Did you enjoy the quarterback preview? Wait, you didn't read it! That's ok. Scroll down, learn something, and scroll back up. Then you'll be ready for more useful stats, facts and opinions - only this time for running backs.
NEED TO KNOW NUMBERS:
Let me put something into perspective for you. Imagine you're at your draft. It's a ten team league. The first pick is taken, and so on down the line. At the end of five rounds, how many running backs do you think have been taken out of the 50 players selected? 12? 15? I was in four leagues last year and when I averaged all four drafts together, the number was 22! I'm assuming this number is similar to yours, especially if you're in a standard scoring league. That's almost half the players picked. What's so interesting about that, you ask? Well, of the top 50 scoring players last year, only 11 were running backs (according to ESPN standard scoring). We drafted twice that many. And yes, I'm a girl who's in four fantasy football leagues. You can stop drooling.
In breaking down the data from last season, I'm removing Adrian Peterson from the equation. He had 50 points more than the next running back and including him skews the numbers. He's clearly the first RB off the board and probably the first overall player. Not including Peterson, there were only seven guys who had over 1,000 yards (rushing and receiving) and 10+ touchdowns (rushing and receiving): A. Foster, D. Martin, M. Lynch, A. Morris, R. Rice, S. Ridley, T. Richardson. Of those guys, only Foster, Lynch and Rice had 1,000 yards and 10+ TD's the year before. In fact, the other four guys weren't even in the league.
Touchdowns are hard to predict, yet are the primary factor in a running back's fantasy success. According to ESPN's Matthew Berry, from 2002-2011, nearly 200 players had over 10 touchdowns in a season, yet two-thirds of them failed to score 10 touchdowns the next season. So if you do the math, one can assume that only three RB's who scored 10 TD's in 2012 will score 10 TD's in 2013.
If you take what's written above to heart, there are only a few running backs who are top tier guys from year to year. That means sleepers are that much more important. The first guy I like is LaMichael James. He averaged 5.0 yards a carry down the stretch last year and had some big plays in the playoffs. Frank Gore is always solid, but he's 30 years old and nearing 2,000 carries for his career. Plus, with Crabtree out, the 49ers are all of the sudden lacking speedy, versatile playmakers and James can fit that mold. I also like Bernard Pierce. He was getting more and more playing time last year as Ray Rice had limited effectiveness and a case of the fumbles. I'm not necessarily predicting it, but I wouldn't be surprised if Pierce is getting more carries than Rice by mid-season. Then there's the rookies: Montee Ball, Le'Veon Bell, Eddie Lacy, Zac Stacy, among others. Ball seems like the consensus rookie pick among your standard fantasy gurus, and I would agree. But if there's a sleeper in the group it's Stacy. He has an inside track to win the Rams starting job with his main competition suspended for Week 1. Not only that, but Stacy played four years against SEC defenses at Vanderbilt and as a junior and senior posted 5.9 and 5.5 yards per carry with a combined 24 TD's. Check out some youtube highlights since Vanderbilt isn't usually the featured college team on Saturdays.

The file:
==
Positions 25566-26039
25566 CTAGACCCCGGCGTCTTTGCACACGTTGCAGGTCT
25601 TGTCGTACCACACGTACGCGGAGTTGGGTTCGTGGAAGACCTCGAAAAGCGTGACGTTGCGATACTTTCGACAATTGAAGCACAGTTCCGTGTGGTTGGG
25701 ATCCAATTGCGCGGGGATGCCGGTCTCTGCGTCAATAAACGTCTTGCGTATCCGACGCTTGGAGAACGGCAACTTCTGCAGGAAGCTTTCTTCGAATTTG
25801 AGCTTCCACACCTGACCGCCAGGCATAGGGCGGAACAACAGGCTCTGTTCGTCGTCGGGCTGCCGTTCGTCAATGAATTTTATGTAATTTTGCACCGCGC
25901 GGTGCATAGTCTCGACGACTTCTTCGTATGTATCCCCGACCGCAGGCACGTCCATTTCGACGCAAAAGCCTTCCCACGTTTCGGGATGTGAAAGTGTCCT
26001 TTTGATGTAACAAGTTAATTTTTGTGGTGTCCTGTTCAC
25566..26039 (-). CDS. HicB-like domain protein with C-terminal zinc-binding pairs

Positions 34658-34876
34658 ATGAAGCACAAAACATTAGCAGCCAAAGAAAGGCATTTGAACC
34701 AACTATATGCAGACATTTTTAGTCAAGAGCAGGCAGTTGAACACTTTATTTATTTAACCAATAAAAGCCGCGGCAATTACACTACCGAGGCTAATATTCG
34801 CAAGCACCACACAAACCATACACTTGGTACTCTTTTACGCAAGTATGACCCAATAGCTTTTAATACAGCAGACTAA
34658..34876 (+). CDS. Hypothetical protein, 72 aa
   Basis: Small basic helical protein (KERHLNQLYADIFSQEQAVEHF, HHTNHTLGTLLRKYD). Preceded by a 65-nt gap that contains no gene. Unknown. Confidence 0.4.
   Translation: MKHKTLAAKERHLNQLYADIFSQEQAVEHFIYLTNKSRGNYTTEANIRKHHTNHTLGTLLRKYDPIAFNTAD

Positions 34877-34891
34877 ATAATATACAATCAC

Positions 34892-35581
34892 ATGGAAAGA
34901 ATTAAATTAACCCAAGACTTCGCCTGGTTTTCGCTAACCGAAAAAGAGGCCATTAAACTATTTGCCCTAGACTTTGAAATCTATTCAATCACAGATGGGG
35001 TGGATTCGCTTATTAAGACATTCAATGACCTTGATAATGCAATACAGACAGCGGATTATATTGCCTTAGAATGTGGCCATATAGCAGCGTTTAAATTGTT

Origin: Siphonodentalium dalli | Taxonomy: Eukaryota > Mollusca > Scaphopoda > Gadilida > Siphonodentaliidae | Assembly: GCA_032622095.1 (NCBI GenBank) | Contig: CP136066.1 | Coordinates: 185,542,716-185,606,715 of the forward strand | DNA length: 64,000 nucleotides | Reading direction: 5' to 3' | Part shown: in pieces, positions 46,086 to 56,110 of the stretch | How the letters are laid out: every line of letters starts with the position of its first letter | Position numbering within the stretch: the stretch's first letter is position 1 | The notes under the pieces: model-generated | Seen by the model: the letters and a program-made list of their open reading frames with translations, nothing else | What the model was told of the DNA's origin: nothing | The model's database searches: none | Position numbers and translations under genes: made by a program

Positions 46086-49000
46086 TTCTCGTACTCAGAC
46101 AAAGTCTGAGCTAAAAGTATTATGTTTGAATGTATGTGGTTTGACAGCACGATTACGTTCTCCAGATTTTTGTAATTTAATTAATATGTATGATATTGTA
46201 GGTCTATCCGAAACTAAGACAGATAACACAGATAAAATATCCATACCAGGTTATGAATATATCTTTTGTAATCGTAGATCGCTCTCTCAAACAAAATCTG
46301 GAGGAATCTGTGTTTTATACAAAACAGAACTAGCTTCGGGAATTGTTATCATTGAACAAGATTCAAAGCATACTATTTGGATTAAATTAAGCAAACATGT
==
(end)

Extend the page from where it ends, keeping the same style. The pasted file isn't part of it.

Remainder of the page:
Again, I'm disqualifying Adrian Peterson. If you want someone other than AP who's going to get over 1,200 yards, around 10 touchdowns and 200 fantasy points, go with Marshawn Lynch. He has 13 scores inside the five yard line over the last two years and he should continue to get those carries. Don't be turned off by the Seahawks addition of Percy Harvin and the continued development of Russell Wilson either. In fact, this is probably good news for Lynch owners. The more outside weapons defenses have to worry about, the less they can focus on Lynch. And if you're worried about his off-field issues, you shouldn't have to be until late December.
MORAL OF THE STORY:
Last season (and really for a few seasons before that) it was trendy to say the NFL was a passing league. If the NFL was an US Weekly issue, "passing league" would of been a cover story from August to January. But by the time the lights went out in New Orleans, the trend had seemed to shift. Certain football minds were starting to say that effective rushing attacks were even more important than passing. That train of thought is likely to continue into this season with the emergence of running quarterbacks and Adrian Peterson's silly numbers and more teams testing out the read option in training camp. Don't be fooled when it comes to fantasy! There are still only a handful of RB's that you can count on to get 15+ fantasy points a game for you, and that's assuming they don't get hurt. Read those numbers at the top again. You can count on two hands the number of guys who had 1,000 yards and 10 touchdowns last year and history tells us more than half of them won't score as many TD's this year. If you want two good starting running backs you better get them early. A productive quarterback will be there down the line.